On Wednesday, Sen. Bernie Sanders introduced a single-payer health care bill that would create a national health insurance program, charting a stem-to-stern reshaping of the country’s health care system. The bill would make it so that Americans would get health coverage simply by showing a new government-issued card and would no longer owe out-of-pocket expenses like deductibles. But Sanders’ description of his measure omitted specifics about how much it would cost and final decisions about how he would pay for it.

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Single-payer is back on the docket in California. Late last month, Assembly Speaker Anthony Rendon announcedthat he’d formed a special committee “to develop plans for achieving universal health care in California.”

Rendon has been under pressure from progressive activists all summer, ever since he shelved SB 562, a bill passed by the state Senate on June 1 that would put all the state’s residents into a new, state-run single-payer healthcare system. At the time, he deemed it “woefully incomplete.” SB 562 did not specify how, exactly, the state would pay for single-payer.

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The Trump administration and Republican leaders in Congress are pledging to turn their attention toward tax reform after their failure to pass a repeal and replacement of the Affordable Care Act. But Republicans can still improve health care and lower costs if they change the treatment of employer-sponsored health insurance plans in tax reform.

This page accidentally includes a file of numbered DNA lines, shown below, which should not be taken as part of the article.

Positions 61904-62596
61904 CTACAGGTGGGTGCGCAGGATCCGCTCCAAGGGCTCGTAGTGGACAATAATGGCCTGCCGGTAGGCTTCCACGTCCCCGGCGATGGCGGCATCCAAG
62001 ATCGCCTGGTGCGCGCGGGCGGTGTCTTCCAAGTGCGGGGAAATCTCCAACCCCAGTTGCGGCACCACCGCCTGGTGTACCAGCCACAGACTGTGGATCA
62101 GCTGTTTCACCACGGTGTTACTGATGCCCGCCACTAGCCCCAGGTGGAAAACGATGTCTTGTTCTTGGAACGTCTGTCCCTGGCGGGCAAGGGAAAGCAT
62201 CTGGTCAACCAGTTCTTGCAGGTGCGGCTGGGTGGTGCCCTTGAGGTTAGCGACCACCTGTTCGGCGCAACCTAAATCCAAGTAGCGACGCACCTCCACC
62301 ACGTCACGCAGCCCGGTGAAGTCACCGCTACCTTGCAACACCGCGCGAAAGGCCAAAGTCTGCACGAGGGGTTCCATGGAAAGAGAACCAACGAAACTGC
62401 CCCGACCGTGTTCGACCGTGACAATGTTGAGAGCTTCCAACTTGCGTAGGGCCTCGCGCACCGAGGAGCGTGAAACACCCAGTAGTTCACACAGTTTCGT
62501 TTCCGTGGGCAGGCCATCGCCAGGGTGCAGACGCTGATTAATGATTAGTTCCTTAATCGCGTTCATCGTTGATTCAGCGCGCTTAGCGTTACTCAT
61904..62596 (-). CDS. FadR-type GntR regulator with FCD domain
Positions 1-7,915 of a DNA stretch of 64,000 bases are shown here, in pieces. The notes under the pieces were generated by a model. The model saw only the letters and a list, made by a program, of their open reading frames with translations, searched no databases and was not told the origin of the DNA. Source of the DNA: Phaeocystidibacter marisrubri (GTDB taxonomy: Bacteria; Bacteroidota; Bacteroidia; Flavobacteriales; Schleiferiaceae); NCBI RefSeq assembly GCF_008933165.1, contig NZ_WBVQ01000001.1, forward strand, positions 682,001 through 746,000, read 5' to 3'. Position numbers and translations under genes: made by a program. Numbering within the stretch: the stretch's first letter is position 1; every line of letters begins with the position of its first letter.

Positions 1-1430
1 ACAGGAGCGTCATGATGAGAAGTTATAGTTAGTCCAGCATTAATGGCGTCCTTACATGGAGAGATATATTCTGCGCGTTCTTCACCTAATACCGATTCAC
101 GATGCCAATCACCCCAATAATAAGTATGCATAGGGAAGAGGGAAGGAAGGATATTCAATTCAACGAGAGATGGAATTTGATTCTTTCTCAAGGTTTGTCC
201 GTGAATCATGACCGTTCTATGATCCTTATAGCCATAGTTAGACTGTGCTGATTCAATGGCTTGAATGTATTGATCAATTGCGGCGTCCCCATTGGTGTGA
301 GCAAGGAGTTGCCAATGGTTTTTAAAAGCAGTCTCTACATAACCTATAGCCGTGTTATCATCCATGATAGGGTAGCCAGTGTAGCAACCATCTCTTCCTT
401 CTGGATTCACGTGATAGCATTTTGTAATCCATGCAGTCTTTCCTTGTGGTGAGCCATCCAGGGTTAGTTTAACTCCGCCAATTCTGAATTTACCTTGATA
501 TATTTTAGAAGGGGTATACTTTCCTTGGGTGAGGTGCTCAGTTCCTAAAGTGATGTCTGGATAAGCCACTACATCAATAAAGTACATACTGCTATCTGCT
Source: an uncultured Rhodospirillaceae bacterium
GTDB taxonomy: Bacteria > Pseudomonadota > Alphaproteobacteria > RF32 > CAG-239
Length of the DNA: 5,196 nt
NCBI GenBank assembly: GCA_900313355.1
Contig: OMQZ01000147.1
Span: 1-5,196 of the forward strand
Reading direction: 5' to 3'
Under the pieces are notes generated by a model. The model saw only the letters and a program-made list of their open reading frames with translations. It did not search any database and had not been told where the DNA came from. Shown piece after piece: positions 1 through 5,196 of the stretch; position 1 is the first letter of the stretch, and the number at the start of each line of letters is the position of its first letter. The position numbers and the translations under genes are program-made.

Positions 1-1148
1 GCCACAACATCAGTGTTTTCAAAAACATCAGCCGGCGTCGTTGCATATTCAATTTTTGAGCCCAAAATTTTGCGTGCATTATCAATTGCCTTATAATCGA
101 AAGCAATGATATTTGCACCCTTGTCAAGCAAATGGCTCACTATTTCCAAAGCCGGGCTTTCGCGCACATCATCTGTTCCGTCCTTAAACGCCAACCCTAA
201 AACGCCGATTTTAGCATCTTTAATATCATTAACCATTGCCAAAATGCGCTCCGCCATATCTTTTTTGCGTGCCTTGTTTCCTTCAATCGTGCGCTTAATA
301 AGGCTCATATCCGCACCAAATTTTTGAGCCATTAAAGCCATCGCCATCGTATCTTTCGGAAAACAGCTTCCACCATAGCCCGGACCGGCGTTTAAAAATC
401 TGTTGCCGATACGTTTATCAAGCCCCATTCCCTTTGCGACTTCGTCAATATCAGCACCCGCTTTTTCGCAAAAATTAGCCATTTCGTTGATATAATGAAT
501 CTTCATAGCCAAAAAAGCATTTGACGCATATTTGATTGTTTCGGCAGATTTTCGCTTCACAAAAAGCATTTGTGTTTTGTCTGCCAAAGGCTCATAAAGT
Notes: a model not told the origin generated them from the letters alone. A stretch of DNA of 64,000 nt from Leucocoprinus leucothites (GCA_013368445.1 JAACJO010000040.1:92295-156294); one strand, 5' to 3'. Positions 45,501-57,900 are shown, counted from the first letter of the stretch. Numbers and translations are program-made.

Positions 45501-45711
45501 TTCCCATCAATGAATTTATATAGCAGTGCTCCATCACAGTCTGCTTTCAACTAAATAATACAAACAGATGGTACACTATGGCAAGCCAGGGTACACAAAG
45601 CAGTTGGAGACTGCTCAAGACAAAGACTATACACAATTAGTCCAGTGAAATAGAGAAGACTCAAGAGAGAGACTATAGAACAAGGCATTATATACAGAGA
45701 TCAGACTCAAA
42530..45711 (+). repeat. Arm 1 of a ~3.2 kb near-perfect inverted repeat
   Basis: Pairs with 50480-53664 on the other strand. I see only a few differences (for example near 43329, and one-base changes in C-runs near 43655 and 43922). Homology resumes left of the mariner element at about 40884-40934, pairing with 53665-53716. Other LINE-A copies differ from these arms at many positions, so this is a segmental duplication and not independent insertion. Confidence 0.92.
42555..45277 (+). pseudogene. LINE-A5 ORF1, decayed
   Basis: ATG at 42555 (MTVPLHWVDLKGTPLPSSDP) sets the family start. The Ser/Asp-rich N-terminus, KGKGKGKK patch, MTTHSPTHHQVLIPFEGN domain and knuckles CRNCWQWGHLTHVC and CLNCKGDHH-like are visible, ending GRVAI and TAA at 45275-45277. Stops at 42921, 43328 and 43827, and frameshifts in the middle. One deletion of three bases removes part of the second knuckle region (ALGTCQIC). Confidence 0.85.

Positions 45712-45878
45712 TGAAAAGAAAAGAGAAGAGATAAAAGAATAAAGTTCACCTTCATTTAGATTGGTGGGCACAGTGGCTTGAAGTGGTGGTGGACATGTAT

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HHS plans to save taxpayer dollars by curtailing waste and requiring better performance in the ACA Navigator program which pays organizations to enroll people in ObamaCare coverage. The HHS analysis showed that in 2016 “One [Navigator] grantee received $200,000 and enrolled ONE person in Obamacare.” The top 10 most costly Navigators spent a total of $2.77 million to enroll 314 people in Obamacare—costing an average of $8,800 to enroll each person (on top of tax credits and other subsidies). In the upcoming enrollment period, CMS plans to spend $10 million on promotional activities—consistent with similar spending on Medicare Advantage and Medicare Part D.

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Although the GOP’s plan to repeal the Affordable Care Act industry taxes died with the party’s health care bill, it’s conventional wisdom that some of the taxes will still be delayed. But there’s no plan to do so yet.
Lobbying campaigns to repeal or delay the health insurance tax and the medical device tax are ramping up, yet there’s no clear vehicle for Congress to take action. Well-wired lobbyists and Hill aides say the appetite for doing anything major on health care isn’t really there.

“It is a have-to-get-done that’s really hard to get done,” said one lobbyist.

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Congressional Republicans plan to use the next four weeks away from Washington making a public case for a sweeping rewrite of the tax code, an ambitious legislative undertaking they hope will heal divisions that opened when the party’s signature health-care bill collapsed. But at home in their districts, they face pressures that could make it hard to focus on taxes.